A third professor, neuroscientist Moran Cerf, shared with me an old neuroscience saying that points out why trying to master the brain is a bit of a catch-22: “If the human brain were so simple that we could understand it, we would be so simple that we couldn’t.”


BMIs won’t sweep the world as long as you need to go in for skull-opening surgery to get involved.

This is a major topic at Neuralink. I think the word “non-invasive” or “non-invasively” came out of someone’s mouth like 42 times in my discussions with the team.

On top of being both a major barrier to entry and a major safety issue, invasive brain surgery is expensive and in limited supply. Elon talked about an eventual BMI-implantation process that could be automated: “The machine to accomplish this would need to be something like Lasik, an automated process—because otherwise you just get constrained by the limited number of neural surgeons, and the costs are very high. You’d need a Lasik-like machine ultimately to be able to do this at scale.”

Making BMIs high-bandwidth alone would be a huge deal, as would developing a way to non-invasively implant devices. But doing both would start a revolution.


Often, the battle in our heads between our prefrontal cortex and limbic system comes down to the fact that both parties are trying to do what’s best for us—it’s just that our limbic system is wrong about what it thinks is best for us because it thinks we live in a tribe 50,000 years ago.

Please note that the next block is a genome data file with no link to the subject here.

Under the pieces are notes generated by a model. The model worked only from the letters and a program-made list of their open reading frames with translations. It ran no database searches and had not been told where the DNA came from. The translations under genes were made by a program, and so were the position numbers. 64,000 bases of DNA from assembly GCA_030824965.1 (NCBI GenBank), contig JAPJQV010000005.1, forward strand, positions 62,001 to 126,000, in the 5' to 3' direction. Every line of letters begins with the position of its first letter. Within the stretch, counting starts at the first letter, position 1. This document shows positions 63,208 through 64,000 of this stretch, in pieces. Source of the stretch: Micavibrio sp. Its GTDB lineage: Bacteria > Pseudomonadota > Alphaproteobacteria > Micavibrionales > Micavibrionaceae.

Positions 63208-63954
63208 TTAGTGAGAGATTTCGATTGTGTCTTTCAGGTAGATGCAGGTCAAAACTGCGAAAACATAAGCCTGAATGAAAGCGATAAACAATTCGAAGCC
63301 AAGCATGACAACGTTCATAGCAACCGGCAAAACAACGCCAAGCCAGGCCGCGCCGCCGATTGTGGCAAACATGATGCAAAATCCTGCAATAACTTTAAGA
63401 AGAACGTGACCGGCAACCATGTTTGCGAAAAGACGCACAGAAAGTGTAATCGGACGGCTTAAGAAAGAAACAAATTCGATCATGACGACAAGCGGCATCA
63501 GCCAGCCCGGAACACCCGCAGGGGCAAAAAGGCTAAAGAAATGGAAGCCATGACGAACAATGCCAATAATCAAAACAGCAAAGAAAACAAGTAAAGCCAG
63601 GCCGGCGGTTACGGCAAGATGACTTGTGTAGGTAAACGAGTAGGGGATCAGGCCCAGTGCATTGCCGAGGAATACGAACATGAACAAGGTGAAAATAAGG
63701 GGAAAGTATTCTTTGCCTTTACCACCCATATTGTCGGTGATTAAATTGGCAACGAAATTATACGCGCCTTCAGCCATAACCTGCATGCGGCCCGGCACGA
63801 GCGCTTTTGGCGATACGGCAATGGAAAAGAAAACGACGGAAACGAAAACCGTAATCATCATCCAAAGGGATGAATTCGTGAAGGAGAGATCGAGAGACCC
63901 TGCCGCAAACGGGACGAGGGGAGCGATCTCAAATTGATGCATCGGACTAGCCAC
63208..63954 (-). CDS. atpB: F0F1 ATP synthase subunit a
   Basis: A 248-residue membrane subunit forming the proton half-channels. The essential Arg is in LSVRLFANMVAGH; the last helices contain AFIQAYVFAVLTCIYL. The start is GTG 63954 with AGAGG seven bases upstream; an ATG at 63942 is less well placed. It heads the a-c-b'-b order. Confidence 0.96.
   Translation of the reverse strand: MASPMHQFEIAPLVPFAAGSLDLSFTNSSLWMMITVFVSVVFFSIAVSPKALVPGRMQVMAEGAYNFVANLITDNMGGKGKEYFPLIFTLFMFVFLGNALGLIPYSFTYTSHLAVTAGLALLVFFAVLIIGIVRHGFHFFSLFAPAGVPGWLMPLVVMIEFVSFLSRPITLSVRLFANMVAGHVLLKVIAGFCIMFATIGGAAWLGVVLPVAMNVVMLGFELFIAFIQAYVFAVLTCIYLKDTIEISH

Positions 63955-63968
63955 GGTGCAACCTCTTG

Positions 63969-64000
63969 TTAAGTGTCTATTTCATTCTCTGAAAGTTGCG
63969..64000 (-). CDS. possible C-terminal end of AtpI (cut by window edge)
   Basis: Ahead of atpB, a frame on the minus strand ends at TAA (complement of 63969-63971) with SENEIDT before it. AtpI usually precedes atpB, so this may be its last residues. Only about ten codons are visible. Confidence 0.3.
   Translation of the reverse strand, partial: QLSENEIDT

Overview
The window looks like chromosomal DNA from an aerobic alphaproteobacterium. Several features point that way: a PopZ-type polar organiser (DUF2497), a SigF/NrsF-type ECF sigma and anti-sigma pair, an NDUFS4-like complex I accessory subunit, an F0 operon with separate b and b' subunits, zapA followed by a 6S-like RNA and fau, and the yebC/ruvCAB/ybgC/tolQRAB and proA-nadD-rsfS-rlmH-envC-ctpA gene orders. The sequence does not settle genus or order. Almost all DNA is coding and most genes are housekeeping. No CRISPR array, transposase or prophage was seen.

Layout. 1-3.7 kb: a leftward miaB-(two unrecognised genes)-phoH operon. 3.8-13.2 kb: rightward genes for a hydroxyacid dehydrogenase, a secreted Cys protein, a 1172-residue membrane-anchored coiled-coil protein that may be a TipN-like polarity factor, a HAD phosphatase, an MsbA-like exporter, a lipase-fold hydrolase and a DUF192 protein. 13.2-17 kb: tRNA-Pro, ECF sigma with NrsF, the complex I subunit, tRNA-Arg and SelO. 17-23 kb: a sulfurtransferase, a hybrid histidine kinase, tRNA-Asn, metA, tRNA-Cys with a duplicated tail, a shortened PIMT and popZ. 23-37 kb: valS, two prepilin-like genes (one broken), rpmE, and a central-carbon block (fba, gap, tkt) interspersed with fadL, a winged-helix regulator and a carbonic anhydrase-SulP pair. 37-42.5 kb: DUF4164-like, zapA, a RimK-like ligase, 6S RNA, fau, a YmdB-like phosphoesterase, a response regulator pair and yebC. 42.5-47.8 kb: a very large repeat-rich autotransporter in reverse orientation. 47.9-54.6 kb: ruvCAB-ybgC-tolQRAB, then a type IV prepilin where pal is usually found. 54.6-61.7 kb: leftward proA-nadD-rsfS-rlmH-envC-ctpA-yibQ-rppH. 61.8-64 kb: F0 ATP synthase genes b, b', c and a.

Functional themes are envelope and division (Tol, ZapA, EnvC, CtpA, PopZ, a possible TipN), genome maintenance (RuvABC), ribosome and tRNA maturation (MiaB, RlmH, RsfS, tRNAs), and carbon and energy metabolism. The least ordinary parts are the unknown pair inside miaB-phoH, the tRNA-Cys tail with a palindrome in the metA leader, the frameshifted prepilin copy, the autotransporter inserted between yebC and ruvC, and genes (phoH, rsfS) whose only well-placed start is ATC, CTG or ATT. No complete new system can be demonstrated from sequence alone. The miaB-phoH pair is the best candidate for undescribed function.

Your limbic system isn’t making you eat your ninth Starburst candy in a row because it’s a dick—it’s making you eat it because it thinks that A) any fruit that sweet and densely chewy must be super rich in calories and B) you might not find food again for the next four days so it’s a good idea to load up on a high-calorie food whenever the opportunity arises.

Meanwhile, your prefrontal cortex is just watching in horror like “WHY ARE WE DOING THIS.”

But Moran believes that a good brain interface could fix this problem.

Consider eating a chocolate cake. While eating, we feed data to our cognitive apparatus. These data provide the enjoyment of the cake. The enjoyment isn’t in the cake, per se, but in our neural experience of it. Decoupling our sensory desire (the experience of cake) from the underlying survival purpose (nutrition) will soon be within our reach.